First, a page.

Tune in weekday mornings for Stories of Standards to hear our favorite versions of “Nardis.” Rodney Franks presents Stories of Standards Monday through Friday at 7:50 and 8:50am!

Stories of Standards is sponsored by ListenUp.

“Nardis” was composed in 1958 by Miles Davis during his “modal phase”, to be played by Cannonball Adderley on his album “Portrait of Cannonball”. It is strongly associated with Bill Evans, who recorded it many times. Davis was leading the “First Great Quintet” in 1958, which consisted of John Coltrane (tenor saxophone), Red Garland (piano), Paul Chambers (bass), Philly Jones (drums) and Cannonball Adderley (alto saxophone, making it a sextet). Bill Evans replaced Garland on piano for eight months (to be replaced by Wynton Kelly in late 1958) and Jimmy Cobb replaced Jones on drums. This was the group that recorded “Kind of Blue”, considered by many to be the greatest jazz album of all time. “Nardis” featured Phrygian mode and minor Gypsy scale, as did other “Spanish” works from that time, such as Davis’ “Sketches of Spain”. Davis never recorded “Nardis”; Adderley recorded it only once.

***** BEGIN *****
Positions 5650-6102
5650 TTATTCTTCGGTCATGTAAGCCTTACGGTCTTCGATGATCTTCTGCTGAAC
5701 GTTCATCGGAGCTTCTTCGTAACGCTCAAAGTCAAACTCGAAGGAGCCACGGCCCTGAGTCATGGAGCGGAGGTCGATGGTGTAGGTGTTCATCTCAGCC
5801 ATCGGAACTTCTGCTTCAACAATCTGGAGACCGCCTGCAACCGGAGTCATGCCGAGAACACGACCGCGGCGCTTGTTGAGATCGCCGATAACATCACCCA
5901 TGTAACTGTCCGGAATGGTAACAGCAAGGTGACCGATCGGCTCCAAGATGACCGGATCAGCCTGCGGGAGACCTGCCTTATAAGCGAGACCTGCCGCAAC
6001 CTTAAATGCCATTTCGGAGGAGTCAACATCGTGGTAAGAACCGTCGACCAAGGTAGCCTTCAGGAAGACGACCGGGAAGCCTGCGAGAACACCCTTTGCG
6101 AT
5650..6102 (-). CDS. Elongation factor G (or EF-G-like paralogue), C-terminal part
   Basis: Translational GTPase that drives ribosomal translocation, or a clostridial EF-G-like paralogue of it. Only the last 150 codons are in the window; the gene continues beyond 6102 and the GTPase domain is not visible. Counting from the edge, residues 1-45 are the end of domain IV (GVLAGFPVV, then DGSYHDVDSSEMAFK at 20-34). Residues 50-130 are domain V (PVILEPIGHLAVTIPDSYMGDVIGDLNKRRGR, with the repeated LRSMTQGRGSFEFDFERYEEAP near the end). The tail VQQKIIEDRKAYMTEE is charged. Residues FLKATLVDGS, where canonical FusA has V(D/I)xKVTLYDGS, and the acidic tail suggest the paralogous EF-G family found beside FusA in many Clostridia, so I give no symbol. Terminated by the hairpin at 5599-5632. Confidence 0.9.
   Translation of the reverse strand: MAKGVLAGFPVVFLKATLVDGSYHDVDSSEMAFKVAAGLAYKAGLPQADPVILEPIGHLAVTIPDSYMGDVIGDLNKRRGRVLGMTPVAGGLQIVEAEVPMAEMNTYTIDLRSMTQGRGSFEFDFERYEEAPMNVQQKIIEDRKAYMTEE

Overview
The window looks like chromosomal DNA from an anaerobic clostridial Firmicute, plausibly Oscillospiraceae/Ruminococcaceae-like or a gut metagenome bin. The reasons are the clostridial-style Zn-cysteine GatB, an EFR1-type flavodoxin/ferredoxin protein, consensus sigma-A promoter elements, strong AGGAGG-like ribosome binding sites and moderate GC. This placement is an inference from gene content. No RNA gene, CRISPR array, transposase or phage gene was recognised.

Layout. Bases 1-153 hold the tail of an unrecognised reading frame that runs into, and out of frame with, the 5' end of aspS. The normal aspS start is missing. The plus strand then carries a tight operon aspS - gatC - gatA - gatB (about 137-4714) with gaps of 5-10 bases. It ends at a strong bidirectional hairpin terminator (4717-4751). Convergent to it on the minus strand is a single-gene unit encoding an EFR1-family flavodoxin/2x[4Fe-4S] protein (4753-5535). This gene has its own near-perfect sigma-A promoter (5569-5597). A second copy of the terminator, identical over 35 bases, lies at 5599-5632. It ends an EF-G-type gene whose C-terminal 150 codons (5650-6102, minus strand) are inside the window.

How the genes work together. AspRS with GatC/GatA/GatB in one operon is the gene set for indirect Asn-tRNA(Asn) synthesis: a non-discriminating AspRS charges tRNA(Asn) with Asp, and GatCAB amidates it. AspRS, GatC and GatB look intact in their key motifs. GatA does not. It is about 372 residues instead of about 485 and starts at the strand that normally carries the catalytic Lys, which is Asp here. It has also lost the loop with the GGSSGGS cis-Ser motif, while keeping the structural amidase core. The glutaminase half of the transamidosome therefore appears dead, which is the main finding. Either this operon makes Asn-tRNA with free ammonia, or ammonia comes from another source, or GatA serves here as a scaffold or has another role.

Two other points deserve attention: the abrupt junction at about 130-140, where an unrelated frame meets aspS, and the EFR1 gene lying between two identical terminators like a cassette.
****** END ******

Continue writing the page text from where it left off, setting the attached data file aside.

Miles Davis (May 26, 1926 – Sept 28, 1991) grew up in East Alton, Illinois, where as a thirteen-year-old his father gave him a trumpet and he joined his high school band shortly thereafter and was taught by his earliest idol, St. Louis trumpeter and pioneer of jazz fluegelhorn Clark Terry. In 1944 Davis moved to New York City, where he played in the Billy Eckstine Band for just two weeks before enrolling in the Juilliard School of Music. He augmented his classical studies by playing nights with the leaders of the new bebop movement (including Charlie Parker, Dizzy Gillespie and Max Roach). Davis then moved to his “cool” period, followed by modalism, then jazz-rock fusion (typified by “Bitches Brew” in 1970) before moving to pop, then hip-hop. The 2015 film “Miles Ahead”, starring Don Cheadle as Miles Davis, was described by co-star Ewan McGregor as “less a Miles biopic than an attempt to cast Miles in a caper flick that he *might* like to have been part of.”  Miles Davis won eight Grammy Awards and received thirty-two nominations.

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